“I have a lot of commitments already on my calendar. Sorry I can’t help this time!”
“No thank you. I'm not ready to take on that additional responsibility just yet.”
Time Management For Teachers ! ! ! 9! ! ! ! !
7. Getting organised
Whilst organisation is one of the keys to time management,
many teachers find it very challenging. It seems to be part
of our personality profile. I am not convinced it is an ‘either
or situation’. I believe it is a continuum. Some are at the
buried in piles of “stuff” end and are way too disorganised.
Some others are anal about organisation, can retrieve even
the most trivial piece of paper in a nano second and spend
way too much time sorting and filing. "A place for
everything, and everything in its place," is their motto.
Great time managers are organised AND effective. They
use their time well without getting carried away and
becoming obsessive compulsive.
It is vital to use ONE daily planner or diary. Keep all your "to
do" lists there. Write everything on it that you need to
accomplish. Memories fail at times. Some teachers keep a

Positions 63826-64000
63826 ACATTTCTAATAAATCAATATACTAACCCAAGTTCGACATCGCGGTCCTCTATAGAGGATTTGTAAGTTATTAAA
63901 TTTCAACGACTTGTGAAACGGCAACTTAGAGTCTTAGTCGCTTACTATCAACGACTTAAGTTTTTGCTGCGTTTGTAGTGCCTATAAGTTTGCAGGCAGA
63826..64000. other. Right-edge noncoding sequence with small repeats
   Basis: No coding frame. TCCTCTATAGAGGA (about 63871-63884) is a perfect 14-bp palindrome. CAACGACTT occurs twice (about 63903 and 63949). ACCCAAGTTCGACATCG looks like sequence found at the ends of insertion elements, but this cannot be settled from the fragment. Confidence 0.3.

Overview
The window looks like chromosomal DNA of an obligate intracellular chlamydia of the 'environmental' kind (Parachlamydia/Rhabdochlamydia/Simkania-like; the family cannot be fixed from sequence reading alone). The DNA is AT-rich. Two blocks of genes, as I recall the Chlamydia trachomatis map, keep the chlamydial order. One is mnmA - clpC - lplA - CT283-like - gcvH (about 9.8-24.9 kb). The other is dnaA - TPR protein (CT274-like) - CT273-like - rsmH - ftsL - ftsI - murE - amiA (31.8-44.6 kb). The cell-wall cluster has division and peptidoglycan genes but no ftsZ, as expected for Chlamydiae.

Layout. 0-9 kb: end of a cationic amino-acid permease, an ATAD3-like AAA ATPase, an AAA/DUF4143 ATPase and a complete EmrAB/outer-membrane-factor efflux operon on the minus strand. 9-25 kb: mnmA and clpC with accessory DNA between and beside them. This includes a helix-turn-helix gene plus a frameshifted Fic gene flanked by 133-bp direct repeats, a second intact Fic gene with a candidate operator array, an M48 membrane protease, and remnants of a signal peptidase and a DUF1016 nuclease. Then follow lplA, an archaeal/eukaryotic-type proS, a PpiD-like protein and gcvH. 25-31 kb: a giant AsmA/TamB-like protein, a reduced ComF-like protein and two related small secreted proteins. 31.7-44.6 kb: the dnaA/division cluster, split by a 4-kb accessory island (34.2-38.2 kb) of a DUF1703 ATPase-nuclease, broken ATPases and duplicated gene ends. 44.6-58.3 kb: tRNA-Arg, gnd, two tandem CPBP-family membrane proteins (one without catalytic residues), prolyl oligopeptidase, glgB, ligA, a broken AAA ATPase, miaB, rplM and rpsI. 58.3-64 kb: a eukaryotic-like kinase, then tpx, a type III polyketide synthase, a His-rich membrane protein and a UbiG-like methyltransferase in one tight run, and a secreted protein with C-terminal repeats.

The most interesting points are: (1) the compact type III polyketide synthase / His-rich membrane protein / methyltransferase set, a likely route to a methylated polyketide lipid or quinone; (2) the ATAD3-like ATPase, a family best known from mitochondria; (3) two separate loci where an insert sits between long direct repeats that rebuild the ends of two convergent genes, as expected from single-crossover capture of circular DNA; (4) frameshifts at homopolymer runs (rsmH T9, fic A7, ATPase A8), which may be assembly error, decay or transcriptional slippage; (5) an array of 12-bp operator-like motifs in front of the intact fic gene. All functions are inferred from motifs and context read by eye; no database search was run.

planner on their desk at all times, some use large desk
calendars. Whichever type you prefer, use it.
A big time waster, according to many teachers, is "hunting
and gathering”. Looking for that missing lesson plan,
trawling the internet, library and resource rooms for
resources, collecting and distributing classroom equipment
to students, searching out that IEP that was due yesterday,
procuring books for a unit and finding that missing form that
was due to the office yesterday. (If you are one of the lucky
ones who are already organised, skip ahead to the list of
time-saving tips.)
If you are one of the chronically disorganised, the task may
seem daunting. It is important to start with one area at a
time and work your way around your classroom. An
important place to start with is your own desk. The second
area for attention is your filing system. After you have
organised one area, give yourself a reward for a job well
The following sections include tips for getting organised.
Time Management For Teachers ! ! ! 11! ! ! ! !
8. There are basically three types of files.
Working files are the files you need
most days, eg class lists, anecdotal
records, assessment results as well as
folders on current projects. They should